Thursday, 12 March 2020

"Proper Day Out" No. 2 - Burton-on-Trent

Last Friday’s “Proper Day Out” couldn’t have come at a better time. It is no exaggeration to say that that the trip to Burton really cheered me up, coming as it did after weeks of incessant rain, which saw journeys to and from work turned into something of an endurance test.

So the fact that the sun shone virtually all day was, for me, another huge plus on a day where everything went to plan, and everyone had a good time. It started with my rather convoluted “Split-Ticket” train journey, from Tonbridge to Birmingham, via the scenic, Chiltern Line, and ended with a speedy and problem free return journey via Tamworth.

In between, there were some excellent pubs, including a few real classics. There was also some equally good Draught Bass; a beer which quite rightly was widely available in its home town. It’s people that make such outings though, and when everyone clicks, as we all did last Friday, then it makes for a really special day out.

So with Stafford Paul (SP), Pub Curmudgeon (PC), Sheffield Hatter (SH), Pete’s Quizz (PQ), the Wickingman (WM) and his friend Chris as guides for the day, along with Britain Beer Mat (BBM), who joined us for last knockings, I was in the company of some real beer and pub legends, as we made our way around a hand-picked selection of Burton’s finest pubs. The only person missing was GBG-ticker extraordinaire, Retired Martin, who was looking after wife whilst she convalesced from the effects of a bug picked up in Kent of all places!

Despite having been to Burton by train before, it still took me a little while to get my bearings when I exited the station. A friendly local pointed me in the right direction, and as I headed towards the town centre, I soon noticed on my right, the first and last of the pubs on our itinerary. These were the Devonshire Arms and the Roebuck Inn..

I walked passed them both as I wanted first to find the local branch of my building society, which I discovered right in the heart of Burton. Re-tracing my foot steps gave me time to photograph the aforementioned pubs, along with a third hostelry. This was the Coopers Tavern, a real Burton classic and a pub with an interior of national importance, according to CAMRA’s Pub Heritage Index. The midday timing meant I was able to capture all three pubs in their best light.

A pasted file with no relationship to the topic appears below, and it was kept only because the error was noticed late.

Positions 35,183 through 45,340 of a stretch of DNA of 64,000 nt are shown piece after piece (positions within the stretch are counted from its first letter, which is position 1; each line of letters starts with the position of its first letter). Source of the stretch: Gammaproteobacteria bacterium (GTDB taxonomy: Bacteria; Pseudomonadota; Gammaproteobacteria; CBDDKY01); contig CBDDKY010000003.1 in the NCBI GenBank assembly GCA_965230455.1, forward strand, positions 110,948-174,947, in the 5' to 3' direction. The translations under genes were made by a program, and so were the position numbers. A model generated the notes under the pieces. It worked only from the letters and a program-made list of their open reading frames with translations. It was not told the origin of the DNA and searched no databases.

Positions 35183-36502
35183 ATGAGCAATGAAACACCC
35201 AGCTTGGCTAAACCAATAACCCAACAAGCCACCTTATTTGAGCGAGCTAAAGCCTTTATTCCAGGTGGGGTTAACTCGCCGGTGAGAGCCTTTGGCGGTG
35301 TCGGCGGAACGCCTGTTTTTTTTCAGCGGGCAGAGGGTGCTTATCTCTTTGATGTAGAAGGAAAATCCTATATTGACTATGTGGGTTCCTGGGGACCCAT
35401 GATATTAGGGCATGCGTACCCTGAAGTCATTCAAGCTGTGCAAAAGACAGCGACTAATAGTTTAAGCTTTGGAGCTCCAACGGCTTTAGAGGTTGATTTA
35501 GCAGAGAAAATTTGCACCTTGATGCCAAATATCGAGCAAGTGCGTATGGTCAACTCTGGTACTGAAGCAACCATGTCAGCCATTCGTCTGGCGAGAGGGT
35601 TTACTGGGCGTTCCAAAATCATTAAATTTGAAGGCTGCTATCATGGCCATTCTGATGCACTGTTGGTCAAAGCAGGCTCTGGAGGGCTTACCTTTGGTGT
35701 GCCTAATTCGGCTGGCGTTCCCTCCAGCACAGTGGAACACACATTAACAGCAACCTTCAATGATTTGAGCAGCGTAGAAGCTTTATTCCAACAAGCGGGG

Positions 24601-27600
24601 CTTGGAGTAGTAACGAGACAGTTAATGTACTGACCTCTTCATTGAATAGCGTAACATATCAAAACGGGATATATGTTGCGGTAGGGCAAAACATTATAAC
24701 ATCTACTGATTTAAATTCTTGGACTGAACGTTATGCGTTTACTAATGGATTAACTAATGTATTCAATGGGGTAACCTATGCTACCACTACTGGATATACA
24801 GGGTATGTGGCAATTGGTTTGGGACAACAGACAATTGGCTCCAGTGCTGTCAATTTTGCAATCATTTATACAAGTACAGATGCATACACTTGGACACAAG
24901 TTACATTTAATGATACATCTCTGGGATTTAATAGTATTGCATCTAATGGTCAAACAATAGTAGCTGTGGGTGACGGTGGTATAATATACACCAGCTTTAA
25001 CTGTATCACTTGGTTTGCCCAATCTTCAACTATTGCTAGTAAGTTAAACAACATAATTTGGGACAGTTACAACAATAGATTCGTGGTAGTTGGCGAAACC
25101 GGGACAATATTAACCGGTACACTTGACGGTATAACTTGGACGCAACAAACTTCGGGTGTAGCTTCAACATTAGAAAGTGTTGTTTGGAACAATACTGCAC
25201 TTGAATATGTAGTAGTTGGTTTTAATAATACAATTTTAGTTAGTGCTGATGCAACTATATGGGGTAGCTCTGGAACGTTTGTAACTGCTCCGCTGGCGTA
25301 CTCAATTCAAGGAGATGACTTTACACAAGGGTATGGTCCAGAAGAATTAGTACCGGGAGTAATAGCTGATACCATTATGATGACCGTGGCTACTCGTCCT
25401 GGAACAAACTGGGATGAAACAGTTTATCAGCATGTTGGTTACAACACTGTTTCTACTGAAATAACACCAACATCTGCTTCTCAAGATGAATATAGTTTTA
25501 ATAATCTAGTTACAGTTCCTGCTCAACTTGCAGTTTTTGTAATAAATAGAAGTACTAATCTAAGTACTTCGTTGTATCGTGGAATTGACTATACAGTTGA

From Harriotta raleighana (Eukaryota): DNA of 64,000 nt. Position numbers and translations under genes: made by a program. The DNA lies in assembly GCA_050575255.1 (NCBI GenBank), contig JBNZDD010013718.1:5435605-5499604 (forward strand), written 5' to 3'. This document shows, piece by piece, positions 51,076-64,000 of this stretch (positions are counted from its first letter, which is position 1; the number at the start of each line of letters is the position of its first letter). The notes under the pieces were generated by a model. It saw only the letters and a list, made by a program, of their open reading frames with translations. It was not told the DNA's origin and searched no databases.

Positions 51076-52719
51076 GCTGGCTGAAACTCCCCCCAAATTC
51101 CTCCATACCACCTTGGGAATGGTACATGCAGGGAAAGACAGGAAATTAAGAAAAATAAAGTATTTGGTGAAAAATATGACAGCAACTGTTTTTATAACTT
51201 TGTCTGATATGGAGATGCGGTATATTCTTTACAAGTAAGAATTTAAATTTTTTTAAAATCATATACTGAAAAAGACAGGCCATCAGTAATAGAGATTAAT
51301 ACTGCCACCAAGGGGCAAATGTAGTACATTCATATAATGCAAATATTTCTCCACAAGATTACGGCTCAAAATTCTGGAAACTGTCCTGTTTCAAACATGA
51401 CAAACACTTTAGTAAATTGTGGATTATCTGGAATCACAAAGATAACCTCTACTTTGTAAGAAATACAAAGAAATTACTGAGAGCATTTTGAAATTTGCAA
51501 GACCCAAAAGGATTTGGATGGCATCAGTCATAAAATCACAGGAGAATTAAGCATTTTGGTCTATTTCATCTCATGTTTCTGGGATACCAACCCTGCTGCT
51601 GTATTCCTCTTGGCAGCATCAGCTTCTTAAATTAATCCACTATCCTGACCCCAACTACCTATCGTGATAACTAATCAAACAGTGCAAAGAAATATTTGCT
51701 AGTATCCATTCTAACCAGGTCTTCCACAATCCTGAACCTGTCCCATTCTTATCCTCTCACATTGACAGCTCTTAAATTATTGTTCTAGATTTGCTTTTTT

I arrived at the Devonshire a few minutes after SP, SH and WM had departed for the Derby Inn; a pub reputed to sell the best pint of Bass in Burton, but an establishment that was a fair distance away on foot. Pub Curmudgeon and Pete were still present though, so I joined them after ordering a quick half of Bass, mindful of the fact they were keen to move on.

The Devonshire is an attractive and solid looking two-bar pub, set back from the road. It apparently belonged to Burton Bridge Brewery for a while. It was very pleasant inside, with a wide range of beer, beside the Bass. It would have been nice to have lingered a little longer, but having arrived 20 minutes behind schedule, I was hardly in a position to dictate the pace to the rest of the group.

We set off towards the National Brewery Centre and its Brewery Tap. This had been our planned lunchtime stop although, as mentioned above, some of the group were set on enjoying a liquid lunch instead at the Derby Inn. I covered the Brewery Tap in my previous post, so I won’t repeat myself here, but it’s worth mentioning that this was my second visit to what had once been the Bass Museum; the first having been back in 1998. Then, as now, the Tap offered a range of beers brewed at the adjoining Heritage Brewery which, as its name suggests, was set up to replicate old Bass and other former group company recipes.